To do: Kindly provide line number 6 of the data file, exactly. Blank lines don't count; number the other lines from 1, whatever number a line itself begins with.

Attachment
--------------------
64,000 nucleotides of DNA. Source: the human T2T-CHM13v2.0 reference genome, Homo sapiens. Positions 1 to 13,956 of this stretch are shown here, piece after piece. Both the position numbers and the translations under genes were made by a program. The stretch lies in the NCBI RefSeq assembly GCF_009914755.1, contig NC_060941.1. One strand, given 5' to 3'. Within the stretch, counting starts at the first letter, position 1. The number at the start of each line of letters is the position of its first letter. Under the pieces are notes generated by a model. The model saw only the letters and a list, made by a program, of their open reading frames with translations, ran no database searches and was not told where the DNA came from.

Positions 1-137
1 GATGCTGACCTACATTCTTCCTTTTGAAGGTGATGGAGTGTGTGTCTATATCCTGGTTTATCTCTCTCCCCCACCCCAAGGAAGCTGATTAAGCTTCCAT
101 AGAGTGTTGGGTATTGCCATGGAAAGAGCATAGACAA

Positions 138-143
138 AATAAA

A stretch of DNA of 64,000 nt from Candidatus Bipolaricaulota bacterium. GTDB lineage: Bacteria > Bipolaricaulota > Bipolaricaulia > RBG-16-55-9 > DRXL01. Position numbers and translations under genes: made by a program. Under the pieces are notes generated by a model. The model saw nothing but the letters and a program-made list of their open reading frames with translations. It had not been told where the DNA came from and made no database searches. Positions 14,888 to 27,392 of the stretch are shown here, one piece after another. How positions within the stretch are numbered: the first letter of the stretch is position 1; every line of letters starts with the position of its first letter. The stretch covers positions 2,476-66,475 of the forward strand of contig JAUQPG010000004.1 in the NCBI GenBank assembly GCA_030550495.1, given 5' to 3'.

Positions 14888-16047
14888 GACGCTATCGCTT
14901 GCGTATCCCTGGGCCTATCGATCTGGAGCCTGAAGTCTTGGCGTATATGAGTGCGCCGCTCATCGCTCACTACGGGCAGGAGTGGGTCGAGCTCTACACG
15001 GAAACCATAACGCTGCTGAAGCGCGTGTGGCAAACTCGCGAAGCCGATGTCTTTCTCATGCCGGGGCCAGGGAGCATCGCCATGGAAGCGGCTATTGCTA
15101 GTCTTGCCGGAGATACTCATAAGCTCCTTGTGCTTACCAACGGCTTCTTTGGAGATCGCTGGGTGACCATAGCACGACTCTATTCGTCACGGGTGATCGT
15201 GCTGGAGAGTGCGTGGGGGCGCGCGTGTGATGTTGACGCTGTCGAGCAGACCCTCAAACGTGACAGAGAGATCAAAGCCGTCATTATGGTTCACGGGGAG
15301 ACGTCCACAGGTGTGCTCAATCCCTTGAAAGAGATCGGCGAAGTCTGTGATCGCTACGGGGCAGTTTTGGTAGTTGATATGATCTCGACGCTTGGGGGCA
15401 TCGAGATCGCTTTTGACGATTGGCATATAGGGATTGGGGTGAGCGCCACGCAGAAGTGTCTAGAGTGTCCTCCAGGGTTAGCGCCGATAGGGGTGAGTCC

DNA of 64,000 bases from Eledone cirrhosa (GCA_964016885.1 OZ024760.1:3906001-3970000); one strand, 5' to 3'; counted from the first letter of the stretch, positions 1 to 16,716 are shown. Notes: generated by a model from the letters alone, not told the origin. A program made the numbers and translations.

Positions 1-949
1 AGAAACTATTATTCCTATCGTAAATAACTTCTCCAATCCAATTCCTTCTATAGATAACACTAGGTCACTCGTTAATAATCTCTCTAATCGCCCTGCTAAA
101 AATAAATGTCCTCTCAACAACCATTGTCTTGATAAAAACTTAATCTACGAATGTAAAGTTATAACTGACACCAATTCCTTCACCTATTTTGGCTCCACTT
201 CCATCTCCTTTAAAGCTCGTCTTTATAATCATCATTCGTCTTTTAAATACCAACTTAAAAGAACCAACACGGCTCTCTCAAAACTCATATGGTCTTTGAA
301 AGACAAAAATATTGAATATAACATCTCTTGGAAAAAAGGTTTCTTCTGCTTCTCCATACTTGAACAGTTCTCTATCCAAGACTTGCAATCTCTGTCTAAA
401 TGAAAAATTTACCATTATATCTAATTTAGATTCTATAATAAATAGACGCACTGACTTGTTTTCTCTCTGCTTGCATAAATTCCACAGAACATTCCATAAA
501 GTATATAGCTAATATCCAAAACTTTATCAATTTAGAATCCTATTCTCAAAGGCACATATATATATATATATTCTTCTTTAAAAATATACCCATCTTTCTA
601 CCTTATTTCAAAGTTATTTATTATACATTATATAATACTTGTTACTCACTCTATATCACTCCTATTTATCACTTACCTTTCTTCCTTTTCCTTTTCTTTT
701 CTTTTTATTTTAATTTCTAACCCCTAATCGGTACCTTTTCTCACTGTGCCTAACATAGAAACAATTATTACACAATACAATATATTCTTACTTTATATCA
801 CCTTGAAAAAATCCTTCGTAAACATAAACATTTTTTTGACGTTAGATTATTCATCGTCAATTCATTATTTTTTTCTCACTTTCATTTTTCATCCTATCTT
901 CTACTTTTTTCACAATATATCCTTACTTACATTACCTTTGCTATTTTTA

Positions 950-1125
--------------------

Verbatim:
138 AATAAA